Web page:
New Delhi: Continuing its fight against tobacco consumption, India could ban the sale of loose cigarettes and increase the minimum age of a person to whom tobacco products can be sold.
The matter would be presented before the union cabinet soon and a draft note has already been circulated for inter-ministerial consultation, Health Minister J.P. Nadda informed the Rajya Sabha Tuesday.
The cabinet note comes after recommendations were made by a committee formed by the ministry, to review Cigarettes and Other Tobacco Products (Prohibition of Advertisement and Regulation of Trade and Commerce, Production, Supply and Distribution) Act, 2003 (COTPA), Nadda said in a written reply.
He said the expert panel has recommended “prohibition on sale of loose or single stick of cigarette, increasing the minimum legal age for sale of tobacco products, increasing the fine or penalty amounts for violation of certain provisions of the Act as well as making such offences cognizable”.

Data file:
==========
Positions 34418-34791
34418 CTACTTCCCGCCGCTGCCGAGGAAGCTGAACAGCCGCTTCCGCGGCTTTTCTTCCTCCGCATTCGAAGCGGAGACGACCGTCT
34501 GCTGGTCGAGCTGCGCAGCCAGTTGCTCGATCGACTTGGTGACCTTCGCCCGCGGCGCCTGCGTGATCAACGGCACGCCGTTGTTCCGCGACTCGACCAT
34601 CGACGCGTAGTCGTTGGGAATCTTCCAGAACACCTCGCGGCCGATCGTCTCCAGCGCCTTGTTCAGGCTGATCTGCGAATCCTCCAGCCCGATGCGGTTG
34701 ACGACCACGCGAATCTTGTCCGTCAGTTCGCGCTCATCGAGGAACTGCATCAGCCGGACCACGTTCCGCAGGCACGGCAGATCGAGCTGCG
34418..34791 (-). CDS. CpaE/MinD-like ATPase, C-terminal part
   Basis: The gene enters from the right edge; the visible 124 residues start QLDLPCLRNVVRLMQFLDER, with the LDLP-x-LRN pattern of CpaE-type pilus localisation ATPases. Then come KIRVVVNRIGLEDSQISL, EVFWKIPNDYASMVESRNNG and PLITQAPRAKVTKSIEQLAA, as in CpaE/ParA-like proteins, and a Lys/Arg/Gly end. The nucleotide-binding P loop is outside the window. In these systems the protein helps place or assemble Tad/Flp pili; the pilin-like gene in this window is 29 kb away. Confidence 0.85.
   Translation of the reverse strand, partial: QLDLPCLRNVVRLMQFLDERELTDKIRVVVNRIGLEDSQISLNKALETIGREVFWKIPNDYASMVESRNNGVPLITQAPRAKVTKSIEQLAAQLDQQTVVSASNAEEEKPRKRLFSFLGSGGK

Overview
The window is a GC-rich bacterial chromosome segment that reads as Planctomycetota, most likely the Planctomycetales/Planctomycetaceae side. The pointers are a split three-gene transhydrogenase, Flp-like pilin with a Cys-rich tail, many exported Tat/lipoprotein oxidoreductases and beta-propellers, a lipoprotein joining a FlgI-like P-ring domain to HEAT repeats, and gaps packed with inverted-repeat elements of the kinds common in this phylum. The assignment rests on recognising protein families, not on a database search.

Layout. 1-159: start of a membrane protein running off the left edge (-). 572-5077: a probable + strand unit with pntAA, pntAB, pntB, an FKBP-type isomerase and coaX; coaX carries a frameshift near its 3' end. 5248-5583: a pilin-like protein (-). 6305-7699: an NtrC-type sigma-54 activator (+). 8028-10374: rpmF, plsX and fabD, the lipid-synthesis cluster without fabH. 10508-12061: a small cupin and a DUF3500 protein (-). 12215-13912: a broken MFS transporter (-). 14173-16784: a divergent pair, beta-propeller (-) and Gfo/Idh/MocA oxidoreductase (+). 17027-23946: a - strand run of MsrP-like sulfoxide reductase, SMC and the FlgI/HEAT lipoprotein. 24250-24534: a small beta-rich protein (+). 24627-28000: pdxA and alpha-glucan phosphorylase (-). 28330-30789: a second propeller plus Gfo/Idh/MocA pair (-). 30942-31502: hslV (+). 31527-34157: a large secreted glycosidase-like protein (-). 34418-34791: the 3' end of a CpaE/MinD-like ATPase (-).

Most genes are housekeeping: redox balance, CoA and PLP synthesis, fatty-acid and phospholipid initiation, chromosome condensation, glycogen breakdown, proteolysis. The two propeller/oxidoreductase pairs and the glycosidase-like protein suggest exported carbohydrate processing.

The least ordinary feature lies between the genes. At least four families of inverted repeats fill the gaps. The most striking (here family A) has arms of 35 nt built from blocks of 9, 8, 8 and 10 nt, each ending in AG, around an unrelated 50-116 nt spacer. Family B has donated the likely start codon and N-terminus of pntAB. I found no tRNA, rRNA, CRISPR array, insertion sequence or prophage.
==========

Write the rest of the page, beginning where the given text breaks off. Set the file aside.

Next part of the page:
The ministry has accepted the committee’s recommendations and a draft note for the cabinet has been circulated for inter-ministerial consultation, the minister said.
The move comes close on the heels of the government deciding to make it mandatory for tobacco companies to devote 85 percent space on packets of cigarettes and other tobacco products to warn against the ill effects of tobacco consumption.
Till now, tobacco companies were required to devote only 40 percent of the space on packets to pictorial warnings against tobacco use.
The World Health Organisation (WHO) framework convention on tobacco control, of which India is a signatory, states that countries “shall endeavour” to prohibit such sales as it makes them more affordable for minors.
Another important recommendation of the panel is that the fine for smoking in public should be increased to a whopping Rs. 20,000 from the present Rs. 200, a senior health ministry official said.
It has also suggested that the minimum age for consumption of tobacco products be increased to 25 years from 18.
The panel has also recommended that public smoking be made a cognisable offence, meaning that a person caught smoking in public can be prosecuted in a court of law.